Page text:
Finally, we “consider the consequences that result from each interpretation.” United Services Auto. Ass'n, 307 S.W.3d at 309. If the verification requirement is jurisdictional, those courts that have granted judgments on the merits when no verified complaint was filed “would have had no power to do so, nor would appellate courts have had the power to affirm the judgments.” Id. at 310; see Barth, 2002 WL 1225684 at *6; Canchola, 64 S.W.3d at 541. The Texas Supreme Court has directed that “[i]t is preferable to ‘avoid a result that leaves the decisions and judgments of [a tribunal] in limbo and subject to future attack, unless that was the Legislature's clear intent.’ ” United Services Auto. Ass'n, 307 S.W.3d at 310 (quoting City of DeSoto, 288 S.W.3d at 394). Conversely, if the verification requirement is not jurisdictional, the respondent may still challenge an unsworn complaint's deficiency both at the Commission and in the trial court.10

Since the language of the statute does not clearly express a legislative intent that the failure to verify a complaint filed with the Commission deprives the trial court of subject-matter jurisdiction, the purpose of the statute is not impaired by interpreting the verification requirement as non-jurisdictional, and such interpretation promotes the finality of judgments, we find that Reid's failure to verify her complaint filed with the Commission did not deprive the trial court of subject-matter jurisdiction. Therefore, we find that the trial court erred in granting Protec's plea to the jurisdiction.

We reverse the trial court's order granting Protec's plea to the jurisdiction and remand this case to the trial court for further proceedings consistent with this opinion.

FOOTNOTES

1.   See Tex. Lab. Code Ann. §§ 21.051, 21.055 (West 2015).

2.   See Tex. Lab. Code Ann. §§ 21.001–.556 (West 2015 & Supp. 2016) (commonly known as the Texas Commission on Human Rights Act (TCHRA)).

3.   Claims for employment discrimination under Chapter 21 of the Texas Labor Code are filed with the Commission. See Tex. Lab. Code Ann. §§ 21.0015, 21.201(a).

4.   See, e.g., Specialty Retailers, Inc. v. DeMoranville, 933 S.W.2d 490, 492 (Tex.1996) (per curiam); Johnson & Johnson Med., Inc. v. Sanchez, 924 S.W.2d 925, 929 n.3 (Tex. 1996).

5.   At the time, the TCHRA required complaints to be filed with the Texas Commission on Human Rights. See Act of June 25, 1983, 68th Leg., 1st C.S., ch. 7, §§ 3.01, 6.01, 1983 Tex. Gen. Laws 37, 41, 50, repealed by Act of May 12, 1993, 73d Leg, R.S., ch. 269, § 5(1), 1993 Tex. Gen. Laws 987, 1273.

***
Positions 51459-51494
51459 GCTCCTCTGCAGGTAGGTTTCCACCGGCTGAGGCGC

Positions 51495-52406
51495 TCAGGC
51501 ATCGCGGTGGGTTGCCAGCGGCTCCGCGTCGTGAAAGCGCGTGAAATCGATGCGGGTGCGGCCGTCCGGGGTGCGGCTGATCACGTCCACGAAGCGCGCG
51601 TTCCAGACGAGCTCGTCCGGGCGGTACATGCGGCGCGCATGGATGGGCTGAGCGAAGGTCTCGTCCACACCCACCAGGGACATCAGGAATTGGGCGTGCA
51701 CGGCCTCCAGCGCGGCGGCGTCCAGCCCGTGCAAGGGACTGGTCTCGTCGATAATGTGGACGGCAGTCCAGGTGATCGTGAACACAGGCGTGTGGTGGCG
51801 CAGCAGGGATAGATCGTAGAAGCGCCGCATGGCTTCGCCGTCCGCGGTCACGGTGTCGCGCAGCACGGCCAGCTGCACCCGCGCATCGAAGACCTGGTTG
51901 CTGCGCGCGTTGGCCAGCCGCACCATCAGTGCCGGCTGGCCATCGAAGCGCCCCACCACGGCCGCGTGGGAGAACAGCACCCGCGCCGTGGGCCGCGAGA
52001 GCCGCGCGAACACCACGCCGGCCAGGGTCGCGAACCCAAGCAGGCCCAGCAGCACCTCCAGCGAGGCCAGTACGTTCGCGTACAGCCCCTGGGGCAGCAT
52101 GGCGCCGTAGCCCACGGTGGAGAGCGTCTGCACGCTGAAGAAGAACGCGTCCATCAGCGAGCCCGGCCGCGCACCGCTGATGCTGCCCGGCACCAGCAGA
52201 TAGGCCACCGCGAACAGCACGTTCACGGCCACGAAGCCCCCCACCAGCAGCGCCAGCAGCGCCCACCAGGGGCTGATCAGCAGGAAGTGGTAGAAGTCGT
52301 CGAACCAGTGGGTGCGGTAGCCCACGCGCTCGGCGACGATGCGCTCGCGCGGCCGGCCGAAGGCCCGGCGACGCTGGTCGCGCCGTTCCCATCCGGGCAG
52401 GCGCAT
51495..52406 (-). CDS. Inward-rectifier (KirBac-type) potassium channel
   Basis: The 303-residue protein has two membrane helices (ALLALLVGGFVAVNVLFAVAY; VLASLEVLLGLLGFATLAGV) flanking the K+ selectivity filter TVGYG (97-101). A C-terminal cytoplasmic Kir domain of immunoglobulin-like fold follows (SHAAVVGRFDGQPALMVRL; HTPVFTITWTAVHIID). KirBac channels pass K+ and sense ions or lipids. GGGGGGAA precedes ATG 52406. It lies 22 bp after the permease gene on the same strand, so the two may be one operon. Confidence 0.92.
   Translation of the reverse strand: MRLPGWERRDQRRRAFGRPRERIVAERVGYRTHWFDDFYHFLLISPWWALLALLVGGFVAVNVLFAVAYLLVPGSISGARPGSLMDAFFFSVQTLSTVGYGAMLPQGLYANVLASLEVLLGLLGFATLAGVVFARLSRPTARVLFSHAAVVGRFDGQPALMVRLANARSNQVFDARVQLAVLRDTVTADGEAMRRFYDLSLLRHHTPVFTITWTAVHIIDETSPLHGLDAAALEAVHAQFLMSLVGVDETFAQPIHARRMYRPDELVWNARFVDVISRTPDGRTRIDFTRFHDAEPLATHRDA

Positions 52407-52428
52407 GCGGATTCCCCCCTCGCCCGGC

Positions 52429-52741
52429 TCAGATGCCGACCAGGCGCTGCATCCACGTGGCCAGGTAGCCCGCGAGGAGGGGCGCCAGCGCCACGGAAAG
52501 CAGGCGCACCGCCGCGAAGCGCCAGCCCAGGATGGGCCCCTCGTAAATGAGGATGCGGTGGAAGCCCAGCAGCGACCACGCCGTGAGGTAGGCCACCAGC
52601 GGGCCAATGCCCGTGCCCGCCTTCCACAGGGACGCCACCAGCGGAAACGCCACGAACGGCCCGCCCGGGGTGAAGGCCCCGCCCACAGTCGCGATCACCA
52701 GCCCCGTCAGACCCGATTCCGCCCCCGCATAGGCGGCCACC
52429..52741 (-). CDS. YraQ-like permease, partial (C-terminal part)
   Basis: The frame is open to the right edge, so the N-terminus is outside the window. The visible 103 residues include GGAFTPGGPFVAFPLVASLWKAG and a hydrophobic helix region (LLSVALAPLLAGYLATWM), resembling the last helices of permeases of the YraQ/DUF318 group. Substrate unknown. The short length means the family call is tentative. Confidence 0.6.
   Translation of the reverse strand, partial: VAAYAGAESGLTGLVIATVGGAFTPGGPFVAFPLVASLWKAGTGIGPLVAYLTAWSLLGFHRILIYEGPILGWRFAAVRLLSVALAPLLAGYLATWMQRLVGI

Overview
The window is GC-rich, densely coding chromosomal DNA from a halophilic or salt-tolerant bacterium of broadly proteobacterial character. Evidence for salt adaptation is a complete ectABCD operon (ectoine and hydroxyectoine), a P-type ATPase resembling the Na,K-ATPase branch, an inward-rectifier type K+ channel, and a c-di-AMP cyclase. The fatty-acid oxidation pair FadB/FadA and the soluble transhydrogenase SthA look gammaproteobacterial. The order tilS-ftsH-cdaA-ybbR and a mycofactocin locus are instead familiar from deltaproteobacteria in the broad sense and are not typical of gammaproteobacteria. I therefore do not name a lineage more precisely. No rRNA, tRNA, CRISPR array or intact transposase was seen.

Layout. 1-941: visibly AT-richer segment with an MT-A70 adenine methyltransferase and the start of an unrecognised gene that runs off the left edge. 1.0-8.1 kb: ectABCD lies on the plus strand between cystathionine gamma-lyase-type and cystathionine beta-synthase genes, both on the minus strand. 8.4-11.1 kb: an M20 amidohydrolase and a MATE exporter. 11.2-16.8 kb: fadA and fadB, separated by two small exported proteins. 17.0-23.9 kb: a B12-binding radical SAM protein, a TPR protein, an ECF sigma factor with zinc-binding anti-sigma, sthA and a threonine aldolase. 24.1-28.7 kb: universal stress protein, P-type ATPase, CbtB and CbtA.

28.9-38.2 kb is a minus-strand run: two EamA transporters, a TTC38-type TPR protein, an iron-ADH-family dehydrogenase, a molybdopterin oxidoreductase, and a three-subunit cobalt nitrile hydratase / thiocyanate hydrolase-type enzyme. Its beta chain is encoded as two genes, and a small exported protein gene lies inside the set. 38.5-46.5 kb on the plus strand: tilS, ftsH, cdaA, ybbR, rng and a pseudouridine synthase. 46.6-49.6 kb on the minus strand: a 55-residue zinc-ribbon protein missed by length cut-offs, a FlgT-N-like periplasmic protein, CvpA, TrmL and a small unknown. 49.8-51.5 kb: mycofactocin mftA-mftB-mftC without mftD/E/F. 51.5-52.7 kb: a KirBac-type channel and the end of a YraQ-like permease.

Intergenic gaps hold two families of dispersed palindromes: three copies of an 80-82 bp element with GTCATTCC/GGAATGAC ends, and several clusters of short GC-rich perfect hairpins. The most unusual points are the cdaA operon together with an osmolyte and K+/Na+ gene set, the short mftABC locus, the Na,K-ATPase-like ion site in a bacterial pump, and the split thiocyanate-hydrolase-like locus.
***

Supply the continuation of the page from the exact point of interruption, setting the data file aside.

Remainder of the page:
6.   Section 21.256 provides that “[a] civil action may not be brought ․ later than the second anniversary of the date the complaint relating to the action is filed.” Tex. Lab. Code Ann. § 21.256.

7.   The First Court of Appeals, citing Chesloff, has recently analyzed a failure to comply with the TCHRA's administrative exhaustion requirements “as a defense to liability, rather than a jurisdictional bar” in a suit between private parties. Yeh v. Chesloff, 483 S.W.3d 108, 113 (Tex. App.–Houston [1st Dist.] 2015, pet. filed).

8.   Although the Fifth Circuit Court of Appeals has held that an unverified intake form filed with the Commission was not sufficient to exhaust remedies under the TCHRA, the court did not address the question of whether the lack of verification was jurisdictional, but whether the intake form could cure deficiencies in the complaint to the TCHR. Harris v. Honda, 213 Fed.Appx. 258, 261–62 (5th Cir. 2006) (per curiam).In Harris, the plaintiff filed his intake form on December 27, 2003, alleging that he was discriminated against in July and September 2003. Id. at 260. He filed his complaint with the TCHR on May 5, 2004, alleging discrimination only in September 2003, “and made no reference to any of the July 2003 activities.” Id. Harris filed his lawsuit in state district court alleging discrimination in connection with the July 2003, actions and made no reference to any of the September 2003, activities. Harris v. Honda, No. 3:04–CV–2629–M, 2005 WL 2416000, at *1 (N.D. Tex. Sept. 30, 2005) (mem. op. and order). Honda moved to dismiss the lawsuit on the basis that Harris had failed to exhaust his administrative remedies before the TCHR because the July 2003 event raised in the lawsuit was not raised in the complaint to the TCHR. Harris, 213 Fed.Appx. at 260. In response, Harris alleged that notwithstanding his failure to allege both events in the charge, the intake form listed both events and therefore he timely exhausted his administrative remedies as to both events. Id. at 261–62. The Fifth Circuit held that the intake form could not cure the defects in his complaint to the TCHR because the employer was not required to be notified of the charges alleged in an intake form. Id. Accordingly, the Fifth Circuit did not address the question in this case.

9.   Protec argues that this holding in Barth was dicta since it addressed a conditional cross-point and the Dallas court had already affirmed a summary judgment dismissing the plaintiff's employment discrimination claims. However, the cross-point asserted that the trial court lacked subject-matter jurisdiction since the complaint filed with the Commission was not verified. Barth, 2002 WL 1225684, at *6. If the trial court lacked subject-matter jurisdiction, then it would have had no power to grant summary judgment, and the Dallas court would have had no power to affirm the same. United Services Auto. Ass'n, 307 S.W.3d at 310. Therefore, the court's holding that Barth's failure to verify her complaint was not a jurisdictional defect was essential to the court's opinion.

10.   Since it is not necessary to our disposition of this case, we express no opinion regarding the sufficiency of Reid's unverified complaint, and we need not address Reid's second point of error.

Opinion by Justice Burgess